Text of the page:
Monday, November 5, 2012

"Dining Out at Home" - Beef Stew for Men

Date I made this recipe:  November 4, 2012

Dining Out at Home by Sophie Leavitt
Published by:  Stackpole Books
© 1966
Recipe:  Beef Stew for Men – p. 60

You wouldn’t necessarily think that a recipe titled “Beef Stew for Men” would set off a firestorm within me, but it did.  Call me sensitive, but after hearing some very interesting things coming out of some politicians’ mouths this election season, I feel like women’s lib has been pushed back into the dark ages.   I mean, come on – “binders of women?” 

So then along came this recipe and I have to say, at first I laughed - “Beef stew for men?  So what—I can cook it but I can’t eat it? Suddenly I was thrust back in time to an Irish Spring commercial from the 70’s featuring a woman picnicking with her man (boyfriend, husband – not sure). (And they’re both Irish which of course makes perfect sense for an Irish Spring commercial.) He says that the bar of soap features “two deodorants to help keep a man clean and fresh” and then she utters the famous tag-line:  “Manly, yes, but I like it, too.”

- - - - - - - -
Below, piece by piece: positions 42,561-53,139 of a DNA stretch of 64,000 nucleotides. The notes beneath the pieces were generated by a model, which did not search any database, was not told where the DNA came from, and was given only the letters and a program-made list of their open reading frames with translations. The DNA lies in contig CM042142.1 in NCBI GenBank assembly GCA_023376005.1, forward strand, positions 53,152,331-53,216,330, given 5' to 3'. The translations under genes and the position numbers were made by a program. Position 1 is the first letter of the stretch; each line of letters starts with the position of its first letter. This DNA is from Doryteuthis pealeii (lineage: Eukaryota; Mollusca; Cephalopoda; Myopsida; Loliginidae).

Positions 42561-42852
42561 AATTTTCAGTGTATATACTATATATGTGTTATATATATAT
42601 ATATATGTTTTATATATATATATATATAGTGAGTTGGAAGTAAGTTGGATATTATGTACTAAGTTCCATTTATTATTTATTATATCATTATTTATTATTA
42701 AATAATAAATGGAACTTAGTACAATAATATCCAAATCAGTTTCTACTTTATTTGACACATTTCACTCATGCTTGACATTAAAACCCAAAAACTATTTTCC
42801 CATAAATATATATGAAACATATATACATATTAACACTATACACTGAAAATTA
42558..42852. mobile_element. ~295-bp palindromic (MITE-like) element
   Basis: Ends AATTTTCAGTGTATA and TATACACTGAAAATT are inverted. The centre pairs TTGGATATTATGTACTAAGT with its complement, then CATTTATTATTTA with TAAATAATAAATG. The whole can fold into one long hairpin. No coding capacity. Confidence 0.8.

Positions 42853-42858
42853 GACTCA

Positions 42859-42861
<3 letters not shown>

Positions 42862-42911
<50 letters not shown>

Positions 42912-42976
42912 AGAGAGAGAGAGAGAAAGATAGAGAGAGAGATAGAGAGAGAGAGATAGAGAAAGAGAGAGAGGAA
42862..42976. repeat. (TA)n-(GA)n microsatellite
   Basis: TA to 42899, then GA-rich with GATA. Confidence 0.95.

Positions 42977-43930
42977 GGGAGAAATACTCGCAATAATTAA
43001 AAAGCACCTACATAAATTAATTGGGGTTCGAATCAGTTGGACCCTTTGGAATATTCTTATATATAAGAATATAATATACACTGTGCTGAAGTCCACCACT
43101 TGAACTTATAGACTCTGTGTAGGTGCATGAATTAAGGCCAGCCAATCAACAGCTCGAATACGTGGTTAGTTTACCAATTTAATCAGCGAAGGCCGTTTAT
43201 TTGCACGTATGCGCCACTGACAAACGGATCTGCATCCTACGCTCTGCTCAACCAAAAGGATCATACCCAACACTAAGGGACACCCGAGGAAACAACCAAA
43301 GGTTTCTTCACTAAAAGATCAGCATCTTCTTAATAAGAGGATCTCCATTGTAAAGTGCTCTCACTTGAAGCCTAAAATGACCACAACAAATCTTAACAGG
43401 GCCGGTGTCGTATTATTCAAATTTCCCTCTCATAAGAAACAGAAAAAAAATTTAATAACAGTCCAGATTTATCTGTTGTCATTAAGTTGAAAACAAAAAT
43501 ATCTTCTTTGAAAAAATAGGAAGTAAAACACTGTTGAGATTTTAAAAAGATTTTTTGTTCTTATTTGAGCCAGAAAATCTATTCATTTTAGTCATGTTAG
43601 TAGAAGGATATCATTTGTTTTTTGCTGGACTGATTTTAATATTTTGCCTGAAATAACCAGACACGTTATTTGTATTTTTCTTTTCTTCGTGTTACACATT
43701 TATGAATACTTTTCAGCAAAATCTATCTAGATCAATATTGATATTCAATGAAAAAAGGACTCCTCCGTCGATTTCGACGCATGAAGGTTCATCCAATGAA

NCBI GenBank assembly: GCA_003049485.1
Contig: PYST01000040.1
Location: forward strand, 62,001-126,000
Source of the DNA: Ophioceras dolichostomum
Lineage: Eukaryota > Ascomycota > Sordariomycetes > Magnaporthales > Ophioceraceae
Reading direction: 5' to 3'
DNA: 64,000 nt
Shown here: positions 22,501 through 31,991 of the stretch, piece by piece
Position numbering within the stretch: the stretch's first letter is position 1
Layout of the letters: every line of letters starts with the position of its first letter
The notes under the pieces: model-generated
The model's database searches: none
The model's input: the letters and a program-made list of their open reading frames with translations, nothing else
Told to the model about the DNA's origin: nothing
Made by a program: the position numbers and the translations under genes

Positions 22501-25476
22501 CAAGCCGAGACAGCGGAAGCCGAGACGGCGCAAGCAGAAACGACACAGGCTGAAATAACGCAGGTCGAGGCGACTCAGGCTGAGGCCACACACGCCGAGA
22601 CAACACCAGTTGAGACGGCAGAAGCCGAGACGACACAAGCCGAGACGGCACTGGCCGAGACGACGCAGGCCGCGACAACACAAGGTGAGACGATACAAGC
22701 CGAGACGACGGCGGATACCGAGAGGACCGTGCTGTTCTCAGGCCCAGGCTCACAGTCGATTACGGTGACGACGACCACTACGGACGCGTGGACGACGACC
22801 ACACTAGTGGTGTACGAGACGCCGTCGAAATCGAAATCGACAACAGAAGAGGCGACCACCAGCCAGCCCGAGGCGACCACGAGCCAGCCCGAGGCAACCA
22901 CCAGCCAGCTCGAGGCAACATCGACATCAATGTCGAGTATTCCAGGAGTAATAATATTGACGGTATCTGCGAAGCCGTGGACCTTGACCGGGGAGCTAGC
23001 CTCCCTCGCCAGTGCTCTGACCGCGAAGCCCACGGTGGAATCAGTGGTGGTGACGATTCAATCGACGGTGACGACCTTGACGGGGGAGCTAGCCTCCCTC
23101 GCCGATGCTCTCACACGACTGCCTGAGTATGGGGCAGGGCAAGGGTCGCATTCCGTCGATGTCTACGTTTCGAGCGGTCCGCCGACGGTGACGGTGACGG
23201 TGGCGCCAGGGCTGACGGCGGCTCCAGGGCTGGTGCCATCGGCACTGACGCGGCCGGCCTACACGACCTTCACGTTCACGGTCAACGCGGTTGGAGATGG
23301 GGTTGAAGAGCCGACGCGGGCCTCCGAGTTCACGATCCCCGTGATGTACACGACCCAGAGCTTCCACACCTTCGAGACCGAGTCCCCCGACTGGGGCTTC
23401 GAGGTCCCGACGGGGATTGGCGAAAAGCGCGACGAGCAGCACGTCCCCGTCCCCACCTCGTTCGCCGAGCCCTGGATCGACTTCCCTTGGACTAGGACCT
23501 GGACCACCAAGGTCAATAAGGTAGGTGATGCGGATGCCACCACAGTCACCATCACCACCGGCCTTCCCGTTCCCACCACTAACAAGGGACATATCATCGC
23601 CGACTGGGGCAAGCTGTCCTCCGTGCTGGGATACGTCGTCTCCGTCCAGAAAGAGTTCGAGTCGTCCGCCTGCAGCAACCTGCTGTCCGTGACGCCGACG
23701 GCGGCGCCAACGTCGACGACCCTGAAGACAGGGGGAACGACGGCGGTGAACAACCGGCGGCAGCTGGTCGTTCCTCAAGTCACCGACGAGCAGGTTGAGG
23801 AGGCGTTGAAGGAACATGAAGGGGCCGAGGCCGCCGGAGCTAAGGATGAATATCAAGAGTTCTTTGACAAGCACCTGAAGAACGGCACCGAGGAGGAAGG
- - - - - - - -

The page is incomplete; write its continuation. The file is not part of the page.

So in the spirit of the Irish Spring commercial, I just had to ask myself just what about this recipe made it “manly?”  Was it the fact that it contained glazed carrots (Ooh fancy, fancy)?  Was it the addition of wine?  Was it that beef is something only men enjoy? (If you think that’s the case, you clearly haven’t seen me tuck in a filet!)